A largely southerly airstream throughout the week kept temperatures above average, peaking at 15ºC on 5th-6th. Wildfowl numbers continued to build and most of last week’s rare fare remained settled and on show. Additionally, for the second week running, a handful of new arrivals included another species which was the first this century in Northamptonshire …
The flow of Whooper Swans over the past weeks appears now to have halted but it has left us with eleven (nine adults and two first-winters) at Pitsford Res, present north of the causeway for nigh on two weeks. Hopefully they will remain for the foreseeable future. Similarly ensconced, the two adult White-fronted Geese remained at Sywell CP and the female Ruddy Shelduck was still at Ravensthorpe Res on 4th.
Red-crested Pochards were widespread with this week’s highest count of six at Stanford Res on 9th. Elsewhere, between one and three were seen at Daventry CP, Hollowell Res, Stanwick GP, Thrapston GP and Wicksteed Park Lake and the first-winter Scaup remained at Thrapston GP all week.
Held over by popular demand, the six first-winter Velvet Scoters remained on Thrapston GP’s Town Lake for a second week, still showing well there on 9th. Conversely, of interest but of limited appeal, a very distinctive drake American Wigeon x Eurasian Wigeon hybrid visited Daventry CP on 7th.
Last week’s Bittern was again seen on the A45 Lay-by Pit at Stanwick on 3rd but the site’s main attraction continued to be Cattle Egrets – last week’s two having doubled to four by the end of the week. Great White Egrets were reported from eight localities including Clifford Hill GP, Ditchford GP, Hollowell Res, Pitsford Res, Ravensthorpe Res, Stanford Res, Stanwick GP, Summer Leys LNR and Thrapston GP with Pitsford again boasting the highest count of five on 6th.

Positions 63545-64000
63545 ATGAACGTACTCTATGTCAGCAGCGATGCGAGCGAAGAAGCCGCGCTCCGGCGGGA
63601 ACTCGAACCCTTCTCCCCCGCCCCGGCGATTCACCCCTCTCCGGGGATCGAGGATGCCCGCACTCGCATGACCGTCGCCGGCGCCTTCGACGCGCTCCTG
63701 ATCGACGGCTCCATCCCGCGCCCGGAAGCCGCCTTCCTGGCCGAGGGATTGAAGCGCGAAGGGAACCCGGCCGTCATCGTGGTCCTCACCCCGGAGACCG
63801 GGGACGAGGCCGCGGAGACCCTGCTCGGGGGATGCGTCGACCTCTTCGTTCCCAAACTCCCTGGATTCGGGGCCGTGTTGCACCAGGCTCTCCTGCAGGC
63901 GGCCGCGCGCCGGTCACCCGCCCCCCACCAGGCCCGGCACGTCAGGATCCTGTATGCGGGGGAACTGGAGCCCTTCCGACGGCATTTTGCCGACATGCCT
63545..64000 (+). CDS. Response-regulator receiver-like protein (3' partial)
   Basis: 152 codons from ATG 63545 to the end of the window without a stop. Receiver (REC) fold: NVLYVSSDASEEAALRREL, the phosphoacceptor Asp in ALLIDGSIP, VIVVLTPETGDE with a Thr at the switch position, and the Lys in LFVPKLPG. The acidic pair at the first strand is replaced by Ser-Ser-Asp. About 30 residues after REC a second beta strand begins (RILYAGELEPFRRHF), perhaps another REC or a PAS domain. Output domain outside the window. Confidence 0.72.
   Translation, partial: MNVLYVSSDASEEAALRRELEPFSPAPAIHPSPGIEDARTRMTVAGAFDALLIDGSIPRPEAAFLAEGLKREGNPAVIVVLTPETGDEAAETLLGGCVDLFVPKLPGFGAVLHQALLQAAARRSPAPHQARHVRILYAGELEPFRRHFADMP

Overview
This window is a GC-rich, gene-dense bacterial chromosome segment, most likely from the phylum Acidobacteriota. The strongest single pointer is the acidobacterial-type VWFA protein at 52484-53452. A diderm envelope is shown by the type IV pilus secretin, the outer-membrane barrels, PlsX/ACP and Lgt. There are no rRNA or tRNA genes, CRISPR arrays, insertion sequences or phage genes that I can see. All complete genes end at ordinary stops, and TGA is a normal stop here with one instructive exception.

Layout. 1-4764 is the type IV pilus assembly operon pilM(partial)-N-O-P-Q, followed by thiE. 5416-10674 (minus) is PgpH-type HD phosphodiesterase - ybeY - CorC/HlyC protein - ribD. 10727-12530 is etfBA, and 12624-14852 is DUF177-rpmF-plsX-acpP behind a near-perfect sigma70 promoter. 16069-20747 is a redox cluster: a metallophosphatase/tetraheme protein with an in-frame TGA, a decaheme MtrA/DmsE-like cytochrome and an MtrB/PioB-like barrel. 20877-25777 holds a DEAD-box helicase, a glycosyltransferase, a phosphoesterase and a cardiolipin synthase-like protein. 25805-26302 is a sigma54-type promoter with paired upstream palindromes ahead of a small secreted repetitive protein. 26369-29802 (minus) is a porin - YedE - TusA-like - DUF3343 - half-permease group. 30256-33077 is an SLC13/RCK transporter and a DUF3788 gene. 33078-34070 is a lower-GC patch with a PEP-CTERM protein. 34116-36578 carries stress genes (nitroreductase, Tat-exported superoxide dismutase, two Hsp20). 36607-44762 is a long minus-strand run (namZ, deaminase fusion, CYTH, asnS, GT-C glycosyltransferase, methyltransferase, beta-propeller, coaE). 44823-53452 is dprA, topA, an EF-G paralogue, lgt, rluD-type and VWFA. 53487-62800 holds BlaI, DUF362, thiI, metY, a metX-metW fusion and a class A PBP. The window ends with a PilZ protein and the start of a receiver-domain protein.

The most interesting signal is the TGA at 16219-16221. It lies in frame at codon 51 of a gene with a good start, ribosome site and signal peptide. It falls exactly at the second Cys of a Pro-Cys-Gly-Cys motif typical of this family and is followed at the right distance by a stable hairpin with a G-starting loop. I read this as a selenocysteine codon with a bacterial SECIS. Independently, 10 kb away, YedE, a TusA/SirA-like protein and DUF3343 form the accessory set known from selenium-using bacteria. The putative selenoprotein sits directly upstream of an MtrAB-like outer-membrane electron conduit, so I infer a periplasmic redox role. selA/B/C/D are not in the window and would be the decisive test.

Raptors were limited to the ‘ringtail’ Hen Harrier, remaining elusive at Stanford Res between 3rd and 5th and a Rough-legged Buzzard reported on roadkill along the relatively short stretch of road between Apethorpe and Woodnewton on 9th. Should the latter be proven to remain, it is likely to become a more popular attraction than the six smart scoters down the road. Despite occasional reports, the last accepted record, only the third this century, was in October 2014 and as always, it was a fly-over. There has never been a twitchable Rough-leg in Northants …
Save the odd Jack Snipe – of which there was one at Stanwick on 6th – it’s normally all over for waders until spring but both the Black-tailed Godwit at Daventry CP and the Common Sandpiper at Stanwick remained until 7th and 9th respectively, while a late and fleeting Spotted Redshank at the latter site was a surprise on 6th.
On the gull front it was more of the usual fare, with single adult Yellow-legged Gulls at Hollowell, Pitsford and Daventry and a third-winter at the latter locality on 5th, while a first-winter Caspian Gull was at Hollowell on 3rd and 5th and a third-winter visited Stanwick on the last of these two dates.
Another Short-eared Owl was found at Harrington AF on 3rd but bird of the week – at least for one observer – was the Hooded Crow which flew south-west over Pury Hill, Alderton on 7th. The species was formerly a more regular, though scarce, winter visitor to Northants but its appearance in the south, east and central parts of the UK is now much less frequent than it was during the last century. In fact, this is the first in the county since 1999. Others were seen inland during the period in Cambridgeshire, Leicestershire, Lincolnshire, Nottinghamshire and East, South and West Yorkshire. More readily accessible and guaranteed to delight, however, were two Bearded Reedlings, which were discovered at Stanwick on 4th and did the decent thing of posing well for photos until at least 6th.
The only Brambling this week was one at Harrington AF on 3rd.
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